As a Pigovian tax, the carbon tax generates good behavior and revenue but is controversial.

Could You Like a Carbon Tax?

Jun 18, 2014 • Behavioral Economics, Businesses, Demand, Supply, and Markets, Economic Debates, Economic Thinkers, Environment, Government, Labor, Lifestyle, Regulation, Thinking Economically • 303 Views    No Comments

Our Wednesday environment focus

Here is my “To Do” list for reducing carbon emissions:

  • Buy a Prius.
  • Install solar panels.
  • Take the train to NYC.
  • Lower my thermostat to 60 degrees during the winter.
  • Raise my AC thermostat to 78 during the summer.
  • Turn off the lights when I leave a room.
  • Eliminate meat from my diet.

Having not felt a sufficiently powerful “nudge” that would make me reduce my carbon footprint substantially, I wondered what would get me started. Many economists propose a carbon tax.

Economists like a carbon tax because of its simplicity, efficacy and revenue. A concise piece of legislation, perhaps only a page long, could mandate a carbon tax. Its only objective would be to tax fossil fuels based on the amount of carbon they emit. The tax could work because higher prices provide the nudge that makes us demand a lower quantity. But then, as an MIT economist suggests, we could be “repaid” if the tax revenue were returned to us through lower payroll taxes or income taxes.

Two years ago, Australia actually did implement a carbon tax of $23 a ton but then, just this month, a new government voted to abolish it. Reading about its repeal, I saw our abstract discussion of a seemingly good idea become a heated economic debate about businesses, consumers, exports and inflation. The following graph implies that the tax reduced emissions but the trend had already begun.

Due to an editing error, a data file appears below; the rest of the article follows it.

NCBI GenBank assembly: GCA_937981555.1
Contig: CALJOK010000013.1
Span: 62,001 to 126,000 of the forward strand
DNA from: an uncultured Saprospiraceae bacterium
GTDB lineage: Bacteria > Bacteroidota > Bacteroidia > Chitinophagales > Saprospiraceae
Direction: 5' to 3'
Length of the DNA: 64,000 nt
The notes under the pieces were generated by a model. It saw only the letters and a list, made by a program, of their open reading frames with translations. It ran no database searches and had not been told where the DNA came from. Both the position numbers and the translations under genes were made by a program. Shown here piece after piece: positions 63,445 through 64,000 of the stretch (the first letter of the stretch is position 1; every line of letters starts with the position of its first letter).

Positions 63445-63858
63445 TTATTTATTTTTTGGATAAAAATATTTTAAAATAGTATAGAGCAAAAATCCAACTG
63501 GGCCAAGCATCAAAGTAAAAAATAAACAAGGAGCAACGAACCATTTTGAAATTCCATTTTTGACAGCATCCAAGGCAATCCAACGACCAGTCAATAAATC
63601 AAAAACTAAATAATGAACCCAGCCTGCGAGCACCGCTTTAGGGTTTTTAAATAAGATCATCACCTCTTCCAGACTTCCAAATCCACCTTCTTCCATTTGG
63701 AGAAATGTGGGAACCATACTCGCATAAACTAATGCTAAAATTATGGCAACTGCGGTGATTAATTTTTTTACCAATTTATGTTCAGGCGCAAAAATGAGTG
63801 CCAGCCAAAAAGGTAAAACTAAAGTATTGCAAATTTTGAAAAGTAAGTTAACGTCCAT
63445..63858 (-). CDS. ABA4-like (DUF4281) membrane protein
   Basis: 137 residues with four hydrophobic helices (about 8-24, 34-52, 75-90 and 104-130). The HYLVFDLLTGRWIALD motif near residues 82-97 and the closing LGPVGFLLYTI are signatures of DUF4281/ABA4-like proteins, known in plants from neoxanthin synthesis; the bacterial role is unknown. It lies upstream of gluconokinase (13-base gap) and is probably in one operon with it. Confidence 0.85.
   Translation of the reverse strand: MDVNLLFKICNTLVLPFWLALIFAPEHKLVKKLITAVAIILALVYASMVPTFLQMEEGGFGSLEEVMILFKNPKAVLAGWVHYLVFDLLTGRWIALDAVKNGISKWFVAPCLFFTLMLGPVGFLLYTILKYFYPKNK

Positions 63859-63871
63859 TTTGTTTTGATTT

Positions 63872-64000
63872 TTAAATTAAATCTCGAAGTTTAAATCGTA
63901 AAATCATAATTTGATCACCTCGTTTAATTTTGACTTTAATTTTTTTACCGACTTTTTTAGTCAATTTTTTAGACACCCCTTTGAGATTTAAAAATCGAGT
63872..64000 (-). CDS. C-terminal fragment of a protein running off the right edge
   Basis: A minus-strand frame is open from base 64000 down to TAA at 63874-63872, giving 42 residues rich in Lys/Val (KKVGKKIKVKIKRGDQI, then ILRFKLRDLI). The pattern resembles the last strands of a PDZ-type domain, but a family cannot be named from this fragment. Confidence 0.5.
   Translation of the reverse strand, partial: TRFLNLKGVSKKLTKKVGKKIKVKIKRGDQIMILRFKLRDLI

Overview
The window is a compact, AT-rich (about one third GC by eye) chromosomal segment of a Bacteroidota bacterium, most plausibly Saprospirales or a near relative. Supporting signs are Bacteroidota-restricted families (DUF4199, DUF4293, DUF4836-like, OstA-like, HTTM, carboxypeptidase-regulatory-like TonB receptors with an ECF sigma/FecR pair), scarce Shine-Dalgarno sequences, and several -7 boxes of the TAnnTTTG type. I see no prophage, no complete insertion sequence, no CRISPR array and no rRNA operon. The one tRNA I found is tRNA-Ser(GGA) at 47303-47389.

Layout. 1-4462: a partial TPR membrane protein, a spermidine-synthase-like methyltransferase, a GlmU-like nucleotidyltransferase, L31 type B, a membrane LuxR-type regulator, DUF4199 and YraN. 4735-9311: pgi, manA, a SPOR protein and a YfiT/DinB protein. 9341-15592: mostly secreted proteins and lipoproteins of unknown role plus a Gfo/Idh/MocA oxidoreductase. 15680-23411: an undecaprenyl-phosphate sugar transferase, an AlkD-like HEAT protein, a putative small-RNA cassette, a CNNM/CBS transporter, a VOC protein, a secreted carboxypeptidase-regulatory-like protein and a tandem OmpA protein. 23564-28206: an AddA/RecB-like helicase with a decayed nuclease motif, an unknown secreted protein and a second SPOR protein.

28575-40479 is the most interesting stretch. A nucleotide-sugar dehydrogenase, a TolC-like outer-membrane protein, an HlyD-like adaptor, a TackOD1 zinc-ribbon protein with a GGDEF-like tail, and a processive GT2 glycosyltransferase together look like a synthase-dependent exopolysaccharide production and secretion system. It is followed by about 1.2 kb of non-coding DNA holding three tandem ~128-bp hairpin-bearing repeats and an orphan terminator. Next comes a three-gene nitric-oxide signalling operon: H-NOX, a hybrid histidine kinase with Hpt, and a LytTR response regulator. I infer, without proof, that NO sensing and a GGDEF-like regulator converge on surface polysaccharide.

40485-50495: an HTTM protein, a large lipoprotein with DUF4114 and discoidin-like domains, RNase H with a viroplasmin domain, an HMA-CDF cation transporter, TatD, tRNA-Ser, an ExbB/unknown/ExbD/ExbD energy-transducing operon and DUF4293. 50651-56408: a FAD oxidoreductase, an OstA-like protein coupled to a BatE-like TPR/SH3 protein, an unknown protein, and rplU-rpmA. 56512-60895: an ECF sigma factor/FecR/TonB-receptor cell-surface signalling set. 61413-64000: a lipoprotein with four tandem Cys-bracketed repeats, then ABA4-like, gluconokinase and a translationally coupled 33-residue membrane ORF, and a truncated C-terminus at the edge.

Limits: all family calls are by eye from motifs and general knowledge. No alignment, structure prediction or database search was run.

A controversial Pigovian tax, Australia's carbon tax has been repealed.

From: Bloomberg View

Instead of macroeconomic issues, for Planet Money, the carbon tax was all about you and me. Below, they estimated what an annually escalating carbon tax would cost a typical consumer during its first year:

  • gasoline $125
  • electricity: $60
  • heating: $100
  • airplane flights: $75
  • food: $50.00

Sadly, they mentioned but decided to ignore the rather high costs that some industries would experience. With its huge carbon footprint, cement fabrication, for example, could see a 25% price hike.

Our bottom line? A carbon tax is a Pigovian tax. Named after British economist Arthur Pigou (1877-1959), Pigovian taxes accomplish some good because they encourage socially responsible behavior while generating revenue that can be used productively. The carbon tax evokes some social responsibility from us by creating the incentive to consume less. Correspondingly, it raises revenue that could actually be returned to us through tax reductions.

For each item on your carbon “To Do” list, how would a carbon tax impact your consumption? Please let us know in a comment.

Sources and more...Here and here, you can see what economists say about the carbon tax but Planet Money was most interesting because their podcast focused on us. Also though, I was curious about the practical experience and was surprised that Australia had a tax and then eliminated it. Finally, econlib, always a handy destination for a bio, has this info on Arthur Pigou.  

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